A party that approaches the threshold without passing it will hand over about 2 seats to the right-wing bloc – such are the mathematics of the electoral system. In many polls, Netanyahu gets 59 seats – one shy of a tie and two short of victory.

Such a victory would be disastrous for the country. Despite some pinpoint successes his rule is corrupt, toxic and incompetent, marked by a devotion to counterintuitive appointments, sidelining of talented rivals and nonstop war on the “elites.”  As long as he is in power, there is no way to reboot relations with the Haredim or to approach peace with and separation from the Palestinians – both issues on which Israel is on a suicide course. As long as he is in power, the assault on the judicial system and the incitement and dirty tricks against political opponents will continue. The chances of political violence – or worse – are far from small.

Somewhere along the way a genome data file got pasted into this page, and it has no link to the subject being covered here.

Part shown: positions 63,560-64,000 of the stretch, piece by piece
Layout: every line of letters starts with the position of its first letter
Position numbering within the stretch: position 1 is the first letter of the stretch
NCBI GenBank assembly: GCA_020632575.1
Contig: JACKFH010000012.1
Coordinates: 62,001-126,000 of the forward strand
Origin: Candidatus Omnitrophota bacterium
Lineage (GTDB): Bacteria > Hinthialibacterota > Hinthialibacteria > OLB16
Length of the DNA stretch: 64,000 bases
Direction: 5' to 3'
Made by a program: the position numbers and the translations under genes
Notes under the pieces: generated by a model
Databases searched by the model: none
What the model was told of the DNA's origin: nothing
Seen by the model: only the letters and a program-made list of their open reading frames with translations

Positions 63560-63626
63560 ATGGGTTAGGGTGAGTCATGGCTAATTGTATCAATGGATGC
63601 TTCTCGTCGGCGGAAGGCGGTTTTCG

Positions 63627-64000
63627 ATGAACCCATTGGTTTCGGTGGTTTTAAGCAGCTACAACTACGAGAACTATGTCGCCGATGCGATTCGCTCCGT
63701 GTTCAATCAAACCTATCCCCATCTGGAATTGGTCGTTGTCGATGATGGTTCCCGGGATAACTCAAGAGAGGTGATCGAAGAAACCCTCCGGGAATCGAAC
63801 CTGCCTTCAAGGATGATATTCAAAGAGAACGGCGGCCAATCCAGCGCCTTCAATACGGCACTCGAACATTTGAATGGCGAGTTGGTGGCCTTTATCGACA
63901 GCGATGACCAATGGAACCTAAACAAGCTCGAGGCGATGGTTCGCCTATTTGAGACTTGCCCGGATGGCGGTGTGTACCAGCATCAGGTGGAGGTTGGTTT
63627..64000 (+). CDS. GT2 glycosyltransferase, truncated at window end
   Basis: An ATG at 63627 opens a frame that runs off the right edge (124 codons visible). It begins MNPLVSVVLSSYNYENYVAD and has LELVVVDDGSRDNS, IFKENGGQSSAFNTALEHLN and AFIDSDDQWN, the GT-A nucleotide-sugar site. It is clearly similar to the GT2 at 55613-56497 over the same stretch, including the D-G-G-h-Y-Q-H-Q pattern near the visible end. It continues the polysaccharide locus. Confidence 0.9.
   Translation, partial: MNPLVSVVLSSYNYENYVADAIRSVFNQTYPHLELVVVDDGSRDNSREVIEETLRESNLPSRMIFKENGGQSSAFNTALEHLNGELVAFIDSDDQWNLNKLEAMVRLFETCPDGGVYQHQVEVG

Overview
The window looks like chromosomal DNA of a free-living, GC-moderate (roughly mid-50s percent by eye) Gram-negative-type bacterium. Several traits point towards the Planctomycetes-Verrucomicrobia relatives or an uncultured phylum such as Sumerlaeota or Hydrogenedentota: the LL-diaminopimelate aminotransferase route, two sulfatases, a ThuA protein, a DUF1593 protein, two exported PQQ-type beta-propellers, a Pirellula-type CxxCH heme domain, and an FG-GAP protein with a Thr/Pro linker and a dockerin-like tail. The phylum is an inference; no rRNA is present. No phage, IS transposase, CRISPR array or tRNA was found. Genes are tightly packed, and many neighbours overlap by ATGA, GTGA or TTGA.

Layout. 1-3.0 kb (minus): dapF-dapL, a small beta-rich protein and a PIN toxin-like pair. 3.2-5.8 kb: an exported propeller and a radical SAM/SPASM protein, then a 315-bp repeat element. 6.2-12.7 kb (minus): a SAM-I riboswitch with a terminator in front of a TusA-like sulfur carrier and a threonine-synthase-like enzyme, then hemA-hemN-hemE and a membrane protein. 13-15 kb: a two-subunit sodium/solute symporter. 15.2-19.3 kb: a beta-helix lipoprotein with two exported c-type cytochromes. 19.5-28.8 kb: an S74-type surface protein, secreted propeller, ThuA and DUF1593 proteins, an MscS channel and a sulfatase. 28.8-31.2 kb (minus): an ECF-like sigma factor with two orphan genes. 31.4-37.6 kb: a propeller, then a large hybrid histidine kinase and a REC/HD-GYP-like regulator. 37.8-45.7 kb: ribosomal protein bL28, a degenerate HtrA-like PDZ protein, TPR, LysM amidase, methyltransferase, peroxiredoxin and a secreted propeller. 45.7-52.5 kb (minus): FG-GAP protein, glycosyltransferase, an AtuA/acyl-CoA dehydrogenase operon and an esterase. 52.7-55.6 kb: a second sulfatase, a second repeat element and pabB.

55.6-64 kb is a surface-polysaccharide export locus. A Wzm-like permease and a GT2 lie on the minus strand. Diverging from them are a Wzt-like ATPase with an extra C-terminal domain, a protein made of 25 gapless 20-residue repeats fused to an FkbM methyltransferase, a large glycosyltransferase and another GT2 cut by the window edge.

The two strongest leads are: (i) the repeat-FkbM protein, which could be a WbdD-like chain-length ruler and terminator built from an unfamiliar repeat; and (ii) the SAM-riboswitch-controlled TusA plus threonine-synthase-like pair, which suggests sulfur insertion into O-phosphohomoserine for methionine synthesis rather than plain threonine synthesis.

Heavens to Murgatroyd! Why take such a risk?

Labor and Meretz analysts will claim that one plus one does not always equal two – meaning that a united party might receive fewer votes than the two running separately. This is probably true – fewer people will vote for them just to save them from the threshold, because the danger will be much smaller. But what does it matter if votes go down the drain and Netanyahu stays in power? Is one MK more or less from this or that party worth the defeat of the bloc? I do not think that too many supporters of these parties think so.

The mistake is so unforgivable that under normal circumstances it would be a disqualifier altogether: intelligence is needed to lead a country, or even to sit on the finance committee. But what has been done cannot be undone. So what next?